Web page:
San Diego Mayoral Candidates Take On Questions at MLK Jr. Promenade


Article by Shea McGee
Photographs by Shea McGee

A gathering of community members and leaders collected on the Martin Luther King Jr. Promenade January 11th for what would be an afternoon of San Diego’s Mayoral candidates Councilmember Scott Sherman, activist Tasha Williamson, Assemblymember Todd Gloria, and Councilmember Barbara Bry answering the community’s concerns and inquiries. The candidates were also challenged with questions relevant to not only the surrounding communities, but San Diego as a whole.

With Pastor Miller and Rev. Ulysses Downing both opening the forum and introducing the candidates, Brother Robert Robinson introduced himself to those ushering in to take their seats. Although the weather wasn’t as favorable for an outside forum for questions from community members, they braved the wind and gray skies for the day.

Once the floor was readied with opening statements from the candidates—immediately touching on housing crisis, police reform, policies, and small businesses—the specific forum questions began. Williamson, during her opening statement, brought into the forefront the recent passing of Ernest Buchanan at an Alpha Project event, showing that she is willing to continue the hard work in the communities that are underserved in San Diego with her experience in community activism, but as a mayor with roots in the community.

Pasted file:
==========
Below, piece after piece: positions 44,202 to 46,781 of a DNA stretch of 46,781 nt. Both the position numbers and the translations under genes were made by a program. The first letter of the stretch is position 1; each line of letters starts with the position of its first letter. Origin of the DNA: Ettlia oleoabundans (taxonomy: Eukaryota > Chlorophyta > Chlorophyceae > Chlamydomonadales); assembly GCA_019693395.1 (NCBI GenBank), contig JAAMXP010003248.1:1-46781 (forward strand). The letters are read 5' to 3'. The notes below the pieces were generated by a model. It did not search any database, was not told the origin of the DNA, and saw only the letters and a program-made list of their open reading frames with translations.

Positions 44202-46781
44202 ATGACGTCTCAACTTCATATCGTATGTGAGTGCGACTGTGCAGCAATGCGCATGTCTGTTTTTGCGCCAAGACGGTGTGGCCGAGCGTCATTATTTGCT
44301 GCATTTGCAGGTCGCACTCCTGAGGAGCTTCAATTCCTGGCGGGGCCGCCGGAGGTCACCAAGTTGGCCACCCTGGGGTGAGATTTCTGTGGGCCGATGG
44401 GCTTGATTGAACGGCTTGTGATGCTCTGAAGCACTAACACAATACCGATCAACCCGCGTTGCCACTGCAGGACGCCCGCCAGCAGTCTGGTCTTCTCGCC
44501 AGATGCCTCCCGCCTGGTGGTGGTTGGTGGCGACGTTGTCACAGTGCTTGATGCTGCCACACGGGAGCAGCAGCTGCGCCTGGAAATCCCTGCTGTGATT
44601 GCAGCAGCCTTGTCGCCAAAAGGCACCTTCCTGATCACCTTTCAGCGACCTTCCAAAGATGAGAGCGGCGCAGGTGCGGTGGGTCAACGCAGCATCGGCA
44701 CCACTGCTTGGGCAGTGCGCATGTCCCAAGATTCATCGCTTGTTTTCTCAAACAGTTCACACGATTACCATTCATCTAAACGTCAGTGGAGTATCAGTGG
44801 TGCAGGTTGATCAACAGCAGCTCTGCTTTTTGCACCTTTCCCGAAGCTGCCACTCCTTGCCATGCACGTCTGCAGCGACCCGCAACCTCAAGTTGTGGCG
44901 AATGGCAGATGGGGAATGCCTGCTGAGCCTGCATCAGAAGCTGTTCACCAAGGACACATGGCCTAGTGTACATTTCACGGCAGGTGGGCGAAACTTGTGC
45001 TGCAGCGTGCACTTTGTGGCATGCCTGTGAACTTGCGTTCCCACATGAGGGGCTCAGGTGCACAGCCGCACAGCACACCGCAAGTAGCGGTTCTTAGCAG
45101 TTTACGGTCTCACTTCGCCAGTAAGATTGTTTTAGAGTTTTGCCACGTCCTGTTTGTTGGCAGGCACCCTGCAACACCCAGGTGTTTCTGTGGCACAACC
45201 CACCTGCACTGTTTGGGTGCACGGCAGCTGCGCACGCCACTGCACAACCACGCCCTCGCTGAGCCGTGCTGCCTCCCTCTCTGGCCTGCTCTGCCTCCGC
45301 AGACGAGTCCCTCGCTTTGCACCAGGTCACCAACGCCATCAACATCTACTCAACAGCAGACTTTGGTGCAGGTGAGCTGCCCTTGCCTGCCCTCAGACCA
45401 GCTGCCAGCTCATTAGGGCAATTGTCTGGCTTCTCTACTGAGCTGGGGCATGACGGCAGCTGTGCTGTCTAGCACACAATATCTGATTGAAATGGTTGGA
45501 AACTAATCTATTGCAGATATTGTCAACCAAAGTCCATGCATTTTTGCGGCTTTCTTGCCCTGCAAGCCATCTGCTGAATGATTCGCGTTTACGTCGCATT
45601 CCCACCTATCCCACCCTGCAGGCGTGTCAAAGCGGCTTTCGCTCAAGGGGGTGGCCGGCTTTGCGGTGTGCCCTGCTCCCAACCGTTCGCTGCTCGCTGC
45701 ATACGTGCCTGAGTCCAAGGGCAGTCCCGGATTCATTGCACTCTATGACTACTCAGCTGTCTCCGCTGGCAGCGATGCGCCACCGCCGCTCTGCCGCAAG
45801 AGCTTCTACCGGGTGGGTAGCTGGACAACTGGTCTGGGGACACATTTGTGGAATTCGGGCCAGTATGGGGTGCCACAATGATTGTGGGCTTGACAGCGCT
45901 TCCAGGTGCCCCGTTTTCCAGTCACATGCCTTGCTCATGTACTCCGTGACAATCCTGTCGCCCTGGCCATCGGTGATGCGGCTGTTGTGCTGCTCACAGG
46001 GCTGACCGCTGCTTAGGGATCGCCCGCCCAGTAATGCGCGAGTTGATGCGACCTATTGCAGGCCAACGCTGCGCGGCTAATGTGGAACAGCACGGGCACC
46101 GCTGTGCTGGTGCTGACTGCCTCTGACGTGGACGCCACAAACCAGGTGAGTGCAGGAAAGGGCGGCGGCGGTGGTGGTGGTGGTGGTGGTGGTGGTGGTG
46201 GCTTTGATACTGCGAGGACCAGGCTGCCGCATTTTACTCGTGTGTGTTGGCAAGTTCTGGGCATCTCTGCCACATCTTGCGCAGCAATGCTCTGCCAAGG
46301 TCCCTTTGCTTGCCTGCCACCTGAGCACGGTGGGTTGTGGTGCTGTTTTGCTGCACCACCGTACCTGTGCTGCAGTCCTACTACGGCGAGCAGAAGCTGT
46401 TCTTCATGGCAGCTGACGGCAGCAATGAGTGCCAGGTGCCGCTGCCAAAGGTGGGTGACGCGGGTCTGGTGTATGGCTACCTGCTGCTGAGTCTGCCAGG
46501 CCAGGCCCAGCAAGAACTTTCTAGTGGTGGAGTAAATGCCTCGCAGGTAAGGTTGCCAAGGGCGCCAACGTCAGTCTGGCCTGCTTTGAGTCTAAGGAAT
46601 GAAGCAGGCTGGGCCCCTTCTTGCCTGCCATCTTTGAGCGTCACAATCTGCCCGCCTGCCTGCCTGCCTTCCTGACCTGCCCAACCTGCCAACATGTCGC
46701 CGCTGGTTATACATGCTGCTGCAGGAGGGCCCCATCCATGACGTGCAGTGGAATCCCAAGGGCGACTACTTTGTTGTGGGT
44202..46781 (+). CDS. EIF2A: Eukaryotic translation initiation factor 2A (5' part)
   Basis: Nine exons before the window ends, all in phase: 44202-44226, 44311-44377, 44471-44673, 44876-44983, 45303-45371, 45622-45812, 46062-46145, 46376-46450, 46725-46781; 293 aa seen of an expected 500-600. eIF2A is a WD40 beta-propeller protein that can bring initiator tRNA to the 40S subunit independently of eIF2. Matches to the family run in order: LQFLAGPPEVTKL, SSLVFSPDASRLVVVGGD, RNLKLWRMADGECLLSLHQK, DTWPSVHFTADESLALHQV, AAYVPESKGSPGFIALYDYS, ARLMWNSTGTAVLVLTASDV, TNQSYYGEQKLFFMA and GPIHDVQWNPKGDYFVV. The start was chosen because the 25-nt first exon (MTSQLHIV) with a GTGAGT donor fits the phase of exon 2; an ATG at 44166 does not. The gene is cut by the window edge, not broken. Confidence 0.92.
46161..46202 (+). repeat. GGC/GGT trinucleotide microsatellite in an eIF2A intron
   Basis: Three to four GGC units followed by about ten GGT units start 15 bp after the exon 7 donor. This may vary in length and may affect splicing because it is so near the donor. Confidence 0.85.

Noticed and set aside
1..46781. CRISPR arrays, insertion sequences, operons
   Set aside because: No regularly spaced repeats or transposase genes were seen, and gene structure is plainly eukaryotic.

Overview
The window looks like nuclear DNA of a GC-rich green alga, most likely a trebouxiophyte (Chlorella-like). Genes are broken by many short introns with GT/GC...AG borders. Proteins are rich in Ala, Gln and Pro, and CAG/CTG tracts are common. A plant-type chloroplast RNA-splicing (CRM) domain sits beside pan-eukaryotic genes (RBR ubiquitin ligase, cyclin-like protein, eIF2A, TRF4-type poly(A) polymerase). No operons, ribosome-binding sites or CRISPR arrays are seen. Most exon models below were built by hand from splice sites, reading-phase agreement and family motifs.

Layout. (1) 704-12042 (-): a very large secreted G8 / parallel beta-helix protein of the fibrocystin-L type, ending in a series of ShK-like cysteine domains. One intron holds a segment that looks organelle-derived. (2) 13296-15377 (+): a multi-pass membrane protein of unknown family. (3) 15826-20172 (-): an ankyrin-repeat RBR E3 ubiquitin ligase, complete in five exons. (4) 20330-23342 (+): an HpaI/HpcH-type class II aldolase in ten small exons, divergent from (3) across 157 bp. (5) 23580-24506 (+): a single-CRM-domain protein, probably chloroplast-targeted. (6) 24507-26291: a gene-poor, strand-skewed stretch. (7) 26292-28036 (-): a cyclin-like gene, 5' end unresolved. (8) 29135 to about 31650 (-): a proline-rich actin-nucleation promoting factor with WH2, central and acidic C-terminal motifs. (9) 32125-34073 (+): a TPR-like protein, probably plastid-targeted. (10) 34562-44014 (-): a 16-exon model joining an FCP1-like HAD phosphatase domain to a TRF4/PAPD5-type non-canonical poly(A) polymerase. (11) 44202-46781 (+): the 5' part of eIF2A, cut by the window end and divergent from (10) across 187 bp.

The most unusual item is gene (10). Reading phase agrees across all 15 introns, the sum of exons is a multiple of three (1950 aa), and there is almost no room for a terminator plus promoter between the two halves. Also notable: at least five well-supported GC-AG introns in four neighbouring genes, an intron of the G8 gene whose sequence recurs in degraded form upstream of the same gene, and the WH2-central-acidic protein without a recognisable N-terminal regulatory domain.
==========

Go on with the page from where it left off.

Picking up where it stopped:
The topics that seemed to be the most pertinent to community members and leaders of this forum were indeed housing, homelessness, and a living wage. In regards to how to battle homelessness, all candidates discussed giving people a living wage. In California, a living wage would have to be substantial, especially due to the cost of living, which Gloria, Williamson, and Bry understood with Gloria mentioning his role with the Earned Sick Pay and Minimum Wage Ordinance passing.

“I’m proud to say that I had a hand in passing this into law,” Gloria said.

Williamson took it a step further, introducing the solution of permanent housing first. She used Texas and Kansas as examples, noting how those states managed to assist homeless citizens with housing that they can reside in, receive counseling in, and that allowed them to get back on their feet.

“Data shows that when you put people in housing, put them into a community, and give them what they need, they’re able to lift themselves up and out of poverty,” Williamson stated.

Although Bry, Gloria, and Sherman have experience in the political realm here in San Diego, activist Williamson brought passion into every reply from a human standpoint, something that was indescribably palpable. Solutions with policing included reforming policies as well as bringing police into the community they serve and “assisting officers with housing to stay in San Diego,” as suggested by Bry. As for education for our children, Williamson mentioned Black Minds Matter, a program that readies African-American students for college and assists them with college funds.

With closing statements, the candidates appealed to those in the forum’s human sense of being, feigning relatability. Primary voting for San Diego mayor will be taking place March 3, 2020.

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